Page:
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Publication numberUS4894520 A
Publication typeGrant
Application numberUS 07/205,694
Publication dateJan 16, 1990
Filing dateJun 13, 1988
Priority dateJun 13, 1988
Fee statusLapsed
Also published asCA1310052C
Publication number07205694, 205694, US 4894520 A, US 4894520A, US-A-4894520, US4894520 A, US4894520A
InventorsSteven A. Moran
Original AssigneeWestinghouse Electric Corp.
Export CitationBiBTeX, EndNote, RefMan
External Links: USPTO, USPTO Assignment, Espacenet
Circuit for controlling power dissipated by an electrical resistance
US 4894520 A
Abstract
A circuit for controlling the power dissipated by an electrical resistance coupled to a supply voltage which varies, includes a feedback circuit, coupled to the electrical resistance, for producing a feedback current corresponding to the current flowing through the heater. A correction circuit produces a correction current corresponding to variations in the supply voltage. An integrator receives the correction current and the feedback current and amplifies the error indicated by the correction current and the feedback current. A pulse width modulator receives the amplified error and controls the ON time of a switching device to control the flow of current through the electrical resistance. The flow of current through the electrical resistance is controlled to maintain the power dissipated by the resistance constant.
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Claims(21)
What is claimed is:
1. A circuit for controlling power dissipated by an electrical resistance coupled to a supply voltage, comprising:
first means, electrically coupled to the electrical resistance, for providing a feedback current in dependence upon the current flowing through the electrical resistance without using a squaring circuit;
second means for providing a correction current corresponding to variations in the supply voltage; and
third means for receiving the correction current and the feedback current, for amplifying an error indicated by the correction current and the feedback current, and for controlling the current flowing through the electrical resistance to control the power dissipated by the electrical resistance.
2. A circuit according to claim 1,
wherein said second means comprises:
means for providing a variable current which varies in accordance with variations in the supply voltage; and
means for providing a reference current.
3. A circuit according to claim 2, wherein said means for providing a reference current comprises:
a Zener diode; and
a first resistor coupled to said Zener diode and to a node.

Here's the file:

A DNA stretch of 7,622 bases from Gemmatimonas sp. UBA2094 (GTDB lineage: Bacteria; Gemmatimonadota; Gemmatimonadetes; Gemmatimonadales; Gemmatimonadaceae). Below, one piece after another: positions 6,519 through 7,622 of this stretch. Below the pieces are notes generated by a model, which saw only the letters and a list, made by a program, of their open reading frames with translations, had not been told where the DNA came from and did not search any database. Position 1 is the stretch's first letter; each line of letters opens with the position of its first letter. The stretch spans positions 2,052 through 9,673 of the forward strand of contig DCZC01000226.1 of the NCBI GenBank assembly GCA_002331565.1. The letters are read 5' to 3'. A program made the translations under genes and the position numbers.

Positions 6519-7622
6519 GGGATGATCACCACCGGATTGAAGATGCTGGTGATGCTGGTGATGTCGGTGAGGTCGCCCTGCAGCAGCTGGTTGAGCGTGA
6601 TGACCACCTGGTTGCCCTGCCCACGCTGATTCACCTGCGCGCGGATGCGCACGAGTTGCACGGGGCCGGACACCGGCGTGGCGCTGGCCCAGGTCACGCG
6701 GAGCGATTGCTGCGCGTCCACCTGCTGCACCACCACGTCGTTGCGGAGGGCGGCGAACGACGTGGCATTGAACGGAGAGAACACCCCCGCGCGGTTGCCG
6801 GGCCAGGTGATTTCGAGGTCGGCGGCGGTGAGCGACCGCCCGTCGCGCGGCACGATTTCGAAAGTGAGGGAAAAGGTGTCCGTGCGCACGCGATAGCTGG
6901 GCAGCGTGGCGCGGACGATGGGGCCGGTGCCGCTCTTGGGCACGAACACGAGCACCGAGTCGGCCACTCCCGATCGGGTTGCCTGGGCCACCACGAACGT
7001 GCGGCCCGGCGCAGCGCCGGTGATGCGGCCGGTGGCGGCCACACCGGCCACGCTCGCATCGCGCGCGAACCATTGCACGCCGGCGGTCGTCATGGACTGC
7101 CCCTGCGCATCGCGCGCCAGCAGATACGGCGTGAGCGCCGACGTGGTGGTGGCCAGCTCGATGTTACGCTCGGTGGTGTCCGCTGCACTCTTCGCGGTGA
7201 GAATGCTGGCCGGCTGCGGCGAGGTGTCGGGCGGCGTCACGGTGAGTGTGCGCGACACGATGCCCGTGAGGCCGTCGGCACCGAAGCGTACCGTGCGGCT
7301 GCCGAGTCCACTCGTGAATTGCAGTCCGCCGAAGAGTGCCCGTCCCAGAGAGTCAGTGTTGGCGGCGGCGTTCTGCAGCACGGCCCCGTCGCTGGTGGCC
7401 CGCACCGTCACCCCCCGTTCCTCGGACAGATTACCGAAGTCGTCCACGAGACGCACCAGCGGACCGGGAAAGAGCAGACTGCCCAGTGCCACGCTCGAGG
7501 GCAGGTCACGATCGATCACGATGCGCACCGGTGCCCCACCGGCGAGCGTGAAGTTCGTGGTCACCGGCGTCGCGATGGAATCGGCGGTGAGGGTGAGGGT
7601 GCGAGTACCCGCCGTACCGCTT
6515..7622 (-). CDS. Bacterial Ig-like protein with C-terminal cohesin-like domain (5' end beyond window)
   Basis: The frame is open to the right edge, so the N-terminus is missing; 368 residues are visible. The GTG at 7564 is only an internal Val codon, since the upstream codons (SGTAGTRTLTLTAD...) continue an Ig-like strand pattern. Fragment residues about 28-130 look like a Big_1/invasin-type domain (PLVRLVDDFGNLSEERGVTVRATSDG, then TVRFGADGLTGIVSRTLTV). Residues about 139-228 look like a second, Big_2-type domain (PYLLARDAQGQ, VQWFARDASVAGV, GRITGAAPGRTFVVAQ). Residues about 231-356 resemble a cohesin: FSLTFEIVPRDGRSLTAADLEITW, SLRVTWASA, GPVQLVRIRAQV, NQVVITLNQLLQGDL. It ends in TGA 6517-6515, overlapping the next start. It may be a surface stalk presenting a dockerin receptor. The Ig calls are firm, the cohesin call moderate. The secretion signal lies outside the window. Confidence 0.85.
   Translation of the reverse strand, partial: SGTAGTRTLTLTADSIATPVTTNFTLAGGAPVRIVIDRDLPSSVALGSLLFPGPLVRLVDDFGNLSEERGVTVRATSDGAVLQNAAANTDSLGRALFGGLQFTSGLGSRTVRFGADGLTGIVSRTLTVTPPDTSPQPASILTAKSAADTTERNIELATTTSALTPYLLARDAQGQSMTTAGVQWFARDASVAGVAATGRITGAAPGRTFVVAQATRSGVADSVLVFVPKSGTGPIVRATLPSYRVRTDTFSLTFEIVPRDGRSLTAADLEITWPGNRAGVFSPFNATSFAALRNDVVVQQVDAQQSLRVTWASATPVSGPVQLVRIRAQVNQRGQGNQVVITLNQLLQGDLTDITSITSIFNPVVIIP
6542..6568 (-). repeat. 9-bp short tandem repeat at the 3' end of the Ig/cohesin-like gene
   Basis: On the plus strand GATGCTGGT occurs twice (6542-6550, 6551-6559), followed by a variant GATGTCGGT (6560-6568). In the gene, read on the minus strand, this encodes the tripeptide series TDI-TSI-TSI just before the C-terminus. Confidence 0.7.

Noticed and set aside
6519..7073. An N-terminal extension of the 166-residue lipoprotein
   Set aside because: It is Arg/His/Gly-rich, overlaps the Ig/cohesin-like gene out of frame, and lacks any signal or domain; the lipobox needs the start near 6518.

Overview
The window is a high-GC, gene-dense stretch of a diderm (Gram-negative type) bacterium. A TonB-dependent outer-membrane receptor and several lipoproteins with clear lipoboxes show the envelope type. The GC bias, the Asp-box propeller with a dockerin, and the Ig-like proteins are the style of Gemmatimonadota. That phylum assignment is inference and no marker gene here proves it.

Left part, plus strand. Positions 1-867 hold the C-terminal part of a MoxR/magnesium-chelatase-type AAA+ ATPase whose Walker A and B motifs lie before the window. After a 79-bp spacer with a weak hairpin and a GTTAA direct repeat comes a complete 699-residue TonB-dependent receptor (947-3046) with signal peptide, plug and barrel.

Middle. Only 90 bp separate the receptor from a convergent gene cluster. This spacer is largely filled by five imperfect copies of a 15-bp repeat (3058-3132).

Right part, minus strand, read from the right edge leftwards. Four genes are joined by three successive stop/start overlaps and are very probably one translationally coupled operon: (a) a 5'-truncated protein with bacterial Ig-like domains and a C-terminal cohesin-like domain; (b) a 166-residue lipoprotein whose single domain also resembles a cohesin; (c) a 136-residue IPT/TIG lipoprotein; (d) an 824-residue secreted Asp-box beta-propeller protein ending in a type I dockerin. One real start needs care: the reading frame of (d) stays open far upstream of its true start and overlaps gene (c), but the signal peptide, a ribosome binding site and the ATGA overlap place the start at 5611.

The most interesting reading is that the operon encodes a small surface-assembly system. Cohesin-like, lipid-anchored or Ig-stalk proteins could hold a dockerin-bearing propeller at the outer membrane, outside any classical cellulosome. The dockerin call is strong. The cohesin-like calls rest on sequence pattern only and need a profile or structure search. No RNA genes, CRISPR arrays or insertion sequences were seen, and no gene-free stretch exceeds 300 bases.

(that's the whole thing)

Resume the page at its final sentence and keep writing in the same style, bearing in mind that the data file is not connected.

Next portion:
4. A circuit according to claim 3, wherein said means for providing a variable current comprises a second resistor coupled to the supply voltage and to the node.
5. A circuit according to claim 4, wherein said circuit is coupled to an RMS reference voltage, and wherein said means for providing a reference current further comprises a third resistor coupled to the RMS reference voltage and the node.
6. A circuit according to claim 5, wherein said first means comprises a fourth resistor coupled to the node and to the electrical resistance.
7. A circuit according to claim 6, wherein said third means comprises:
an integrator coupled to the node;
a pulse width modulator coupled to said integrator; and
a switching device, coupled to said pulse width modulator and to the electrical resistance, for controlling the flow of the current flowing through the electrical resistance.
8. A circuit according to claim 4, wherein said first means comprises a third resistor coupled to the node and to the electrical resistance.
9. A circuit according to claim 8, wherein said third means comprises:
an integrator coupled to the node;
a pulse width modulator coupled to said integrator; and
a switching device, coupled to said pulse width modulator and to the electrical resistance, for controlling the flow of the current flowing through the electrical resistance.
10. A circuit for controlling power dissipated by an electrical resistance heater coupled to a supply voltage, comprising:
first means, electrically coupled to the electrical resistance heater, for providing a feedback current based on the current flowing through the electrical resistance heater without using a squaring circuit;
second means for providing a correction current corresponding to variations in the supply voltage; and
third means for receiving the correction current and the feedback current, for amplifying an error indicated by the correction current and the feedback current, and for controlling the flow of current flowing through the electrical resistance heater to maintain the power dissipated by the electrical resistance heater constant.
11. A circuit according to claim 10,
wherein said second means comprises:
means for providing a variable current which varies in accordance with variations in the supply voltage; and
means for providing a reference current.
12. A circuit according to claim 11, wherein said means for providing a reference current comprises:
a Zener diode; and
a first resistor coupled to said Zener diode and to a node.
13. A circuit according to claim 12, wherein said means for providing a variable current comprises a second resistor coupled to the supply voltage and to the node.
14. A circuit according to claim 13, wherein said circuit is coupled to an RMS reference voltage, and wherein said means for providing a reference current further comprises a third resistance coupled to the RMS reference voltage and the node.
15. A heater coupled to a supply voltage which varies, comprising:
an electrical resistance heater, coupled to the supply voltage, for dissipating power as heat; and